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Studying Sleep in Creatures Great and Small

By: Katherine Unger Baillie Published: Mar 22, 2018

Rocky, Dean Hendricks’ English Bulldog, snoozes at her feet. This breed was the subject of Hendricks’ sleep apnea research.Rocky, Dean Hendricks’ English Bulldog, snoozes at her feet. This breed was the subject of Hendricks’ sleep apnea research.

Scientists knew a lot about fruit flies by the late 1990s. But they didn’t know that flies slept.

That insight entered the scientific literature in the year 2000, thanks to Penn Vet Dean Joan Hendricks, then a professor in the Department of Clinical Studies – Philadelphia. She was spending a sabbatical year learning molecular biology techniques in the laboratory of Dr. Amita Sehgal of the Perelman School of Medicine. In doing so, she discovered that, while fruit flies’ rest periods couldn’t be measured by an electroencephalogram (EEG) test, the insects shared many similarities to what we think of as sleep.

Drosophila image provided by the CDC.Now dozens of labs use fruit flies, or Drosophila, as a model for sleep, a fact that owes a debt to Hendricks.

“There is so much power in studying sleep in fruit flies,” she said. “You can make such rapid progress when your ‘n’ is in the hundreds. You just can’t do that if your study subjects are dogs or people.”

Before she was Dean, Hendricks was an expert on sleep and sleep disorders. And though she hasn’t had a direct hand in research since she stepped into her current leadership role in 2006, her contributions to the field, through work conducted in Bulldogs and fruit flies, have endured.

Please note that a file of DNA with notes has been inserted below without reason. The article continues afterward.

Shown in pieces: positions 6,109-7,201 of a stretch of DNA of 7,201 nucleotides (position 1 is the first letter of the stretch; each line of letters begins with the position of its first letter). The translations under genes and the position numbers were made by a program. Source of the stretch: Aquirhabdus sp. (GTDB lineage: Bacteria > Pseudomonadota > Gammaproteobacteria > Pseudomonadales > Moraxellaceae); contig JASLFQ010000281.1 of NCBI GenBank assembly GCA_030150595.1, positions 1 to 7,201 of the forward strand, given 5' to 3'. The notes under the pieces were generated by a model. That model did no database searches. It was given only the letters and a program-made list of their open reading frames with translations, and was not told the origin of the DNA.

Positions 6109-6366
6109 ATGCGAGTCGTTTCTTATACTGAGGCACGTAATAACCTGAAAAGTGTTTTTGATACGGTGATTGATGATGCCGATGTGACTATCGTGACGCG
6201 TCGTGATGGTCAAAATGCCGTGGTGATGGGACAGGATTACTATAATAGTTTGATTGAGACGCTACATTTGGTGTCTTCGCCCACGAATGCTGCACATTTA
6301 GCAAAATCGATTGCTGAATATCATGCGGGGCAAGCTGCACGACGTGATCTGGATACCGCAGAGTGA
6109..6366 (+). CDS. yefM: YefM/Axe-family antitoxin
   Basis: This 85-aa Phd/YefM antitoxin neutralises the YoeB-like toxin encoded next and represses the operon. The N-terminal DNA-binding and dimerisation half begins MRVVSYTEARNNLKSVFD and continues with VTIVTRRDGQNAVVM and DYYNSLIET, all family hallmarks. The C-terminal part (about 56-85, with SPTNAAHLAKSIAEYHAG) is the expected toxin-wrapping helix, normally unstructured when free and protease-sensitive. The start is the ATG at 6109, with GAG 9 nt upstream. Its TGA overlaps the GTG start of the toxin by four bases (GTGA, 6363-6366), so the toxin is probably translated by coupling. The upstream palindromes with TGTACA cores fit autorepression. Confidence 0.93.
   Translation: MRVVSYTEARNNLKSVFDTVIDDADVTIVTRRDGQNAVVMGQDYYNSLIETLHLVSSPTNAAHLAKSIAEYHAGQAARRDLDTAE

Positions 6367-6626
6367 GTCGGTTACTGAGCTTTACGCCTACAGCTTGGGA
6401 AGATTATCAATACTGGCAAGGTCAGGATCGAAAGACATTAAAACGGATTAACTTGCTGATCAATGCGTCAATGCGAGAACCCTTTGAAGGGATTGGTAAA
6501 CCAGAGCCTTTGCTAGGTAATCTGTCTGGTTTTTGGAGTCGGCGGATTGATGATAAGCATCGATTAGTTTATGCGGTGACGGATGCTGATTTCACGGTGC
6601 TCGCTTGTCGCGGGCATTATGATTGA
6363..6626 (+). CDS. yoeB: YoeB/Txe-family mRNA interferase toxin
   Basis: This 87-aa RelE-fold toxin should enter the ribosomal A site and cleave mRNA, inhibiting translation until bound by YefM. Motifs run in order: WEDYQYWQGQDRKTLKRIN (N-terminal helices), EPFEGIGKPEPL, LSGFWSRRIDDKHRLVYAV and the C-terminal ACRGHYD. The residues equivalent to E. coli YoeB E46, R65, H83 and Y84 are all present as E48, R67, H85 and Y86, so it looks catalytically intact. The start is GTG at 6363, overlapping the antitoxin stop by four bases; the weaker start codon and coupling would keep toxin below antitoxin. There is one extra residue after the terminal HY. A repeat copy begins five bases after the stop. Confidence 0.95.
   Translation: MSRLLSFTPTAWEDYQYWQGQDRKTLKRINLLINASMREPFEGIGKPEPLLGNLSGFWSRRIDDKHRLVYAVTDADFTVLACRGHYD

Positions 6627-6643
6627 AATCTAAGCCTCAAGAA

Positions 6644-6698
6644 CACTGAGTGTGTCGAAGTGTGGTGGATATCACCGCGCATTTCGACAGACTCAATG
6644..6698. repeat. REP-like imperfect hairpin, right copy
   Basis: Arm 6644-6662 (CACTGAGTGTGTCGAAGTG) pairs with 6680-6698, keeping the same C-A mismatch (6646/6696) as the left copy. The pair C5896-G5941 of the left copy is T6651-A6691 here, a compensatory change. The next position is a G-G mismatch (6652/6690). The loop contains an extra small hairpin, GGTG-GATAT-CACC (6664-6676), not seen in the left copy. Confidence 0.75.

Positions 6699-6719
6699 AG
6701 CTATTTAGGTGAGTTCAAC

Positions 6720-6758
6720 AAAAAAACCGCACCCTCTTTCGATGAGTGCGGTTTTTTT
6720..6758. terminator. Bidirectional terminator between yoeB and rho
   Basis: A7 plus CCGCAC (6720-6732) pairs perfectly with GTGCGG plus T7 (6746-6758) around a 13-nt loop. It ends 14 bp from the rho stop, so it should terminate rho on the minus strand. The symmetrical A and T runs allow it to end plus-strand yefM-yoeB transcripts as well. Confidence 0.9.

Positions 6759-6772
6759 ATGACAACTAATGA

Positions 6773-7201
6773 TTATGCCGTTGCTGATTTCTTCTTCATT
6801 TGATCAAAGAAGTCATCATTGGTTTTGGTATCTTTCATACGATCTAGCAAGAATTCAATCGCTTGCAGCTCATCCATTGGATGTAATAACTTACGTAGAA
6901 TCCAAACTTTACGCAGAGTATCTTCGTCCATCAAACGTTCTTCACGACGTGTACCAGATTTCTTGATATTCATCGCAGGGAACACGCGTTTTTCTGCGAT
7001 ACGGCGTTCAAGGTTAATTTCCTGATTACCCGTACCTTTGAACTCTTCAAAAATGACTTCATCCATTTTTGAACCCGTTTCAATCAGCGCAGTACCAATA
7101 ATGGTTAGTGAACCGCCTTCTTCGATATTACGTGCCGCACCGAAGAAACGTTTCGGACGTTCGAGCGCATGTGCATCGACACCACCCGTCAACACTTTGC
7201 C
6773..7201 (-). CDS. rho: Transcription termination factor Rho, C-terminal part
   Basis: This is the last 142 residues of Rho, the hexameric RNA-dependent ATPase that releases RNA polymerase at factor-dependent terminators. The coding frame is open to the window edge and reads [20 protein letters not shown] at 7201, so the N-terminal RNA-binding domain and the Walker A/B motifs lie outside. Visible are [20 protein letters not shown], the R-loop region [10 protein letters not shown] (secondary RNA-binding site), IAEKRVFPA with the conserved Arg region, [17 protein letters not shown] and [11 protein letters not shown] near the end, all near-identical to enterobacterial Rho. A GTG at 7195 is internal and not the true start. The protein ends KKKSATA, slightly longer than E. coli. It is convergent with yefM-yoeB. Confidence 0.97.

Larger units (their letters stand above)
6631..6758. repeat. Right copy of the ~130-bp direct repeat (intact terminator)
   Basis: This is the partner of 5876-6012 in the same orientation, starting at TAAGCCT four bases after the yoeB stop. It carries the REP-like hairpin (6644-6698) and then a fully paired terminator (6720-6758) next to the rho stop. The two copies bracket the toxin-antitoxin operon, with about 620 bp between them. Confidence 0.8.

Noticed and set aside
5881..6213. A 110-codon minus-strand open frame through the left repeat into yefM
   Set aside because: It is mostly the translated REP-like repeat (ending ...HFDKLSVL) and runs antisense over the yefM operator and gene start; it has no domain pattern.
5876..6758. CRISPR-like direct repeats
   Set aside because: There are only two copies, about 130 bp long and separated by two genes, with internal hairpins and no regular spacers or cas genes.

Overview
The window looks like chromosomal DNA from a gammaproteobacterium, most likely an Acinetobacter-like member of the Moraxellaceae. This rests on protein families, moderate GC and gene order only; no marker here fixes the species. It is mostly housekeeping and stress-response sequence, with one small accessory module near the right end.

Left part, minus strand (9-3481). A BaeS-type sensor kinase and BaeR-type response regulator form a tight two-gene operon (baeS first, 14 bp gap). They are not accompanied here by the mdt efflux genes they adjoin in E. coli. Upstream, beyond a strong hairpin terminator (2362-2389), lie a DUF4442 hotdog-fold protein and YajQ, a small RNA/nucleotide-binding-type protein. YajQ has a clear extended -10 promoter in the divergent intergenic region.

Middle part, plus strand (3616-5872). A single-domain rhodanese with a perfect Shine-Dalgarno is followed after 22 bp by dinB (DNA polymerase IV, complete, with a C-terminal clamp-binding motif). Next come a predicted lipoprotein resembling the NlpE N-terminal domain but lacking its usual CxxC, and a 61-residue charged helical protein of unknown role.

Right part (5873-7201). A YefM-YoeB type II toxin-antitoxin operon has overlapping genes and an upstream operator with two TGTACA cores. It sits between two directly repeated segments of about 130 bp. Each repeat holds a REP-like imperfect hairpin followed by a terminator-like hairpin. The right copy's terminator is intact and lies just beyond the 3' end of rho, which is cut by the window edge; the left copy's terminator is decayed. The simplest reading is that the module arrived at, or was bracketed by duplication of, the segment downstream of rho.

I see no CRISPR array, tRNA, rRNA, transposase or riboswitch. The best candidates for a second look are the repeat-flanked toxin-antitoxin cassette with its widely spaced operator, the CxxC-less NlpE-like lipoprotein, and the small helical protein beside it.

“Her helping establish a Drosophila model for sleep has been transformative in the sleep field, and it’s taken off,” said Sehgal. “My lab has continued to work with the fly sleep model and gotten a lot of really good papers from it. That early work has been very fruitful indeed.”

When Hendricks was an undergraduate at Yale University in the early 1970s, the term “neuroscience” wasn’t yet widely used. But Hendricks crafted a dual major in biology and psychology to learn about the ways that the brain controlled behavior.

“I was absolutely riveted by the idea that interesting, complicated behaviors have roots in measurable, tangible biology,” she said.

Upon entering the dual VMD-PhD program at Penn Vet, she joined the lab of Dr. Adrian Morrison, now Professor Emeritus, studying the fundamental mechanisms of sleep.

Penn Vet Professor Emeritus Dr. Adrian Morrison in his lab, surrounded by equipment used in his sleep research. Dean Hendricks joined Morrison’s lab during her VMD-PhD program.Penn Vet Professor Emeritus Dr. Adrian Morrison in his lab, surrounded by equipment used in his sleep research. Dean Hendricks joined Morrison’s lab during her VMD-PhD program.

As she was finishing her degrees, researchers in the sleep field started to realize that a sleep disorder characterized by frequent snoring, long pauses in breathing while sleeping, and fatigue during waking hours appeared to be much more common than they first thought. Now sleep scientists know that the disorder—sleep apnea—affects more than half a million people around the globe.